These gluten, dairy-free beauties are packed with nutrition and flavor! I have added a whole cup of almond meal flour which raises the protein and overall nutritional value. I use Bob's Red Mill brand for the almond meal flour. I also use sorghum flour which bakes up nice and light. I use unsweetened hemp milk for the milk, though I am sure cow or goat milk would work as well. I used the full 2 cups of berries in all of my batches which worked well, though if your are short on fruit, the lesser amount will work as well. For this particular recipe, I have found that using paper muffin cups works well for taking the hot muffins out of the pan.
1 1/2 cups sorghum flour
1 cup almond meal flour (not blanched almond flour)
1/2 cup tapioca flour
2 teaspoons baking powder
1 teaspoon xanthan gum
1/2 teaspoon baking soda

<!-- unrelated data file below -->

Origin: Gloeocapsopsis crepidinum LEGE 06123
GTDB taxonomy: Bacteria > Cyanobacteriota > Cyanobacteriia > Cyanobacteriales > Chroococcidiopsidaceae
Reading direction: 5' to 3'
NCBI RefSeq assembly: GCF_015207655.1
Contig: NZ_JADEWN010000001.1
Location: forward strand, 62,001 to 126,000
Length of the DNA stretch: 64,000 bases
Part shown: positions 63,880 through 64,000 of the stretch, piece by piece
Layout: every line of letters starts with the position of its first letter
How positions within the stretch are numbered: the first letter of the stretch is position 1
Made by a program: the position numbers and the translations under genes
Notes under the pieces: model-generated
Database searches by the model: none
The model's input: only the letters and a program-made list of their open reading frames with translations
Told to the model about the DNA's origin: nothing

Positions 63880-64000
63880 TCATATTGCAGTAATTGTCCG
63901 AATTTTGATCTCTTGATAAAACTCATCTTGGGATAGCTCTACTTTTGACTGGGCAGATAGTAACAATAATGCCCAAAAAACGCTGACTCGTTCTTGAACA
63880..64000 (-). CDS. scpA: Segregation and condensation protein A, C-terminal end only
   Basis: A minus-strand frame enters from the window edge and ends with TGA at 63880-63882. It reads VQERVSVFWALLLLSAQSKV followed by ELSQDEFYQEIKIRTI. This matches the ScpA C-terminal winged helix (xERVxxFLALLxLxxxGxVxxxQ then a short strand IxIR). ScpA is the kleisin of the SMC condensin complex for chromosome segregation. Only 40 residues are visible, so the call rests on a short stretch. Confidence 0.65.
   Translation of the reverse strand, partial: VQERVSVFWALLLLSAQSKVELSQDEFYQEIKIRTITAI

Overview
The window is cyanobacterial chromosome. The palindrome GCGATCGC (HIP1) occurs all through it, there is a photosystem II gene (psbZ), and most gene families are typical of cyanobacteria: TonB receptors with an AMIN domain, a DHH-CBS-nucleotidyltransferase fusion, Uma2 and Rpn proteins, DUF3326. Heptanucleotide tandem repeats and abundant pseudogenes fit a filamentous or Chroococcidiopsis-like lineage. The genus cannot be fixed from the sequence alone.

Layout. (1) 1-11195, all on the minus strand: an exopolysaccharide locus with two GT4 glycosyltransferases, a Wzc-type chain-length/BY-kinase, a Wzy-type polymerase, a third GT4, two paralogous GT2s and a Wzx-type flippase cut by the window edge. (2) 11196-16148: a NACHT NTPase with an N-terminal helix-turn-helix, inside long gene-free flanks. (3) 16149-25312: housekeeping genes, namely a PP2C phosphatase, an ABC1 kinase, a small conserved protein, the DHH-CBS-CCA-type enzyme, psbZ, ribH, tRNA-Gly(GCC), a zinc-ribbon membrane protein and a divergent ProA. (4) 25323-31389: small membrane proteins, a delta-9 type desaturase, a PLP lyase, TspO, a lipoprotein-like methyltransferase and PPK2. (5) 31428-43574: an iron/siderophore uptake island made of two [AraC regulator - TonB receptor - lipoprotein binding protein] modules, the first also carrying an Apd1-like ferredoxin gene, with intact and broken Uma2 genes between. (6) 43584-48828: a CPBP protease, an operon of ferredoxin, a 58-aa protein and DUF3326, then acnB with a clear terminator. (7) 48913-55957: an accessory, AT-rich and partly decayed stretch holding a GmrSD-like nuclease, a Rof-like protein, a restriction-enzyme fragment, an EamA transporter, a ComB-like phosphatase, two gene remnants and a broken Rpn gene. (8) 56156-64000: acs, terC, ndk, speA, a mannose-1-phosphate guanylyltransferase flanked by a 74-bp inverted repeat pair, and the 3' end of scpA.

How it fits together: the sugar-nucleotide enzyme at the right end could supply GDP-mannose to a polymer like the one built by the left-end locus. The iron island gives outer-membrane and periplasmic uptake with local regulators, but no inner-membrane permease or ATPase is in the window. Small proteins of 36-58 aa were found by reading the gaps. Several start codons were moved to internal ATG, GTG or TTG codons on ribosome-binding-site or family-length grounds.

1/2 teaspoon sea salt
1/2 teaspoon ground nutmeg
2 large organic eggs
1/2 cup honey
1/2 cup milk (dairy or non-dairy)
1/3 cup grapeseed oil or melted virgin coconut oil
1/4 cup unsweetened applesauce
2 teaspoons vanilla extract
1 teaspoon almond flavoring
1 to 2 cups diced peaches or blueberries
Preheat your oven to 350 degrees F. Line a 12-cup muffin pan with paper liners.
Whisk together the dry ingredients in a large bowl.
In a separate bowl or 4-cup glass measure, add the eggs. Whisk. Then add the remaining wet ingredients. Whisk well.
Pour the wet ingredients into the dry and whisk together well. Fold in the fruit. Use a 1/3 cup measure to pour batter into muffin cups. Fill to the top!
Bake for about 25 minutes. Remove muffins from pan and let cool on a wire rack. They will hold together well after they are cooled, but they are still great fresh out of the oven! Enjoy!
Some Helpful Tips for Picking Fruit:
Every year our family picks pounds and pounds of fruit. The trick is having the time to deal with it all once it ripens. It may be work now, but in the dead of winter you will be relaxing and enjoying a freshly baked scone spread with your very own homemade jam.